In addition to the 20 emojis, the updated Unicode 15.0 contains two new scripts, Kawi and Nag Mundari, with 86 and 42 characters respectively.
Also included are 4,193 new Chinese, Japanese, and Korean ideograms, as well as Kaktovik numbers, used in the Inuit and Yupik languages.
Other new symbols include a nine-pointed white star, used by members of the Bahá’í Faith, and eight that represent heavenly bodies.
Twenty-nine additional Egyptian hieroglyphic formatting controls will allow Egyptologists to better represent texts, according to The Unicode Consortium.
In addition to the 20 emojis, the updated Unicode 15.0 contains two new scripts, Kawi and Nag Mundari (left), with 86 and 42 characters respectively. Other new symbols include a nine-pointed white star (right), used by members of the Bahá’í Faith, and eight that represent celestial bodies.
New emojis are chosen with the help of the general public, who can submit a request for a particular icon to the Unicode Consortium.
To be considered, the candidate emoji must have multiple uses, be used in sequences, break new ground, be distinctive, be compatible and be used frequently, according to Unicode.
While submissions are no longer accepted for Emoji 16.0, the next release, there is one particular type of emoji that will never be considered: flags.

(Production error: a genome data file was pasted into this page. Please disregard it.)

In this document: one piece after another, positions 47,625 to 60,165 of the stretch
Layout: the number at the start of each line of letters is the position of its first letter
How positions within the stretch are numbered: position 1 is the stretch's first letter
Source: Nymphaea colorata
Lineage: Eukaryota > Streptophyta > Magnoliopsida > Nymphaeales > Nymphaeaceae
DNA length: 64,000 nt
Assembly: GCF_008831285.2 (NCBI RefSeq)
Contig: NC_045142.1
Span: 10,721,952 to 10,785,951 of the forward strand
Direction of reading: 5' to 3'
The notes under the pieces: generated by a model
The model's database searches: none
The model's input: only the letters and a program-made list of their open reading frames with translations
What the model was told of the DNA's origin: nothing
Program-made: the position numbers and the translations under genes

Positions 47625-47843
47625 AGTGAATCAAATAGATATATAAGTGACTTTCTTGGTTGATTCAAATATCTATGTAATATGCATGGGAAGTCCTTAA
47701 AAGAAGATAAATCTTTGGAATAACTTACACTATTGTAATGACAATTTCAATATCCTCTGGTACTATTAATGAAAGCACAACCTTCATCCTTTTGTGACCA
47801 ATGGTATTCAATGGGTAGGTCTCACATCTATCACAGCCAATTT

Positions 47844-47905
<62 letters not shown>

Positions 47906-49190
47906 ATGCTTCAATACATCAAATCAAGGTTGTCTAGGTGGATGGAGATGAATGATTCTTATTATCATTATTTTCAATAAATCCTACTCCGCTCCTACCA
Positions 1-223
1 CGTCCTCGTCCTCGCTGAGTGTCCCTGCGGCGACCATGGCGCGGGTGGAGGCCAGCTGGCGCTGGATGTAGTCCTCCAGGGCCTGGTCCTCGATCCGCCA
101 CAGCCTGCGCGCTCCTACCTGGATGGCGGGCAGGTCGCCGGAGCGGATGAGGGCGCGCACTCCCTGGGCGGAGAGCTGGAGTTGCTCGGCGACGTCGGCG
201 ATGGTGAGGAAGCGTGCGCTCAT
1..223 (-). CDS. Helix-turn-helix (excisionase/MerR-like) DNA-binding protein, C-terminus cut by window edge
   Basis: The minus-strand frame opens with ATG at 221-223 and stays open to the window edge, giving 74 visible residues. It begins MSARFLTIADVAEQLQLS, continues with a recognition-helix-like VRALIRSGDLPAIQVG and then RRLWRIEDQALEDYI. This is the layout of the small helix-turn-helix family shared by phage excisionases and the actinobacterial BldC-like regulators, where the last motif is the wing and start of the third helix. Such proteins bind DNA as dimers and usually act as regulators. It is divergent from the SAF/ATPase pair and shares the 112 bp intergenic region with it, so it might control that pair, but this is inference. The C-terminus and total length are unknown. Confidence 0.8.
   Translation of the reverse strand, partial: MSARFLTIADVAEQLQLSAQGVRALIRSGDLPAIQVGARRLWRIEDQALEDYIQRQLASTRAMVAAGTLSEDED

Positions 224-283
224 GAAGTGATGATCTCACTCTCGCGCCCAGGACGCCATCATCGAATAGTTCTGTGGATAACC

In a blog post explaining the decision, Jennifer Daniel, chair of Unicode’s emoji subcommittee, wrote: “Flag emoji have always been subject to special criteria due to their open nature, infrequent use, and burden on implementations.”
‘Today, nine out of ten are among the twenty most shared flags. (The only outlier is Russia.)
‘The addition of other flags and thousands of valid sequences in the Unicode standard has not resulted in wider adoption.
“They don’t stop, they are constantly evolving, and due to the open nature of flags, the addition of one creates exclusivity at the expense of the others.”
‘PREGNANT MAN’ INCLUDED IN LIST OF NEW EMOJI FOR 2022
Two emoji, ‘pregnant man’ and a gender-neutral ‘pregnant person’, are among those included in the most recent list of approved emoji, 14.0.
The pregnant man and the pregnant person acknowledge that “pregnancy is possible for some transgender men and non-binary people,” says Emojipedia, a voting member of the Unicode Consortium.
Men get pregnant both in real life and in fiction, claims Emojipedia, like Arnold Schwarzenegger in the 1994 movie ‘Junior.’
The ‘pregnant man’ and ‘pregnant person’ emoji could also be used as ‘an ironic way of showing a food baby, a very full stomach caused by eating a large meal
Guidelines for using the term ‘pregnant person’ instead of ‘pregnant woman’, issued by the British Medical Association in 2017, in an attempt to recognize trans and non-binary people, were called at the time ‘an insult to women’.
Jane Solomon, Emojipedia’s ‘senior emoji lexicographer’, described the new emojis in a blog post titled ‘Why is there a pregnant man emoji?’
“The new pregnancy options can be used for the representation of trans men, non-binary people or women with short hair, although, of course, the use of these emojis is not limited to these groups,” he said.
Men can be pregnant. This applies to the real world (eg, trans men) and to fictional universes (eg, Arnold Schwarzenegger in [1994 film] “Junior”.
‘People of any gender can also be pregnant. Now there are emojis to represent this.
For now, Unicode sticks with the more conventional ‘pregnant woman’ emoji, which has been an emoji since 2016.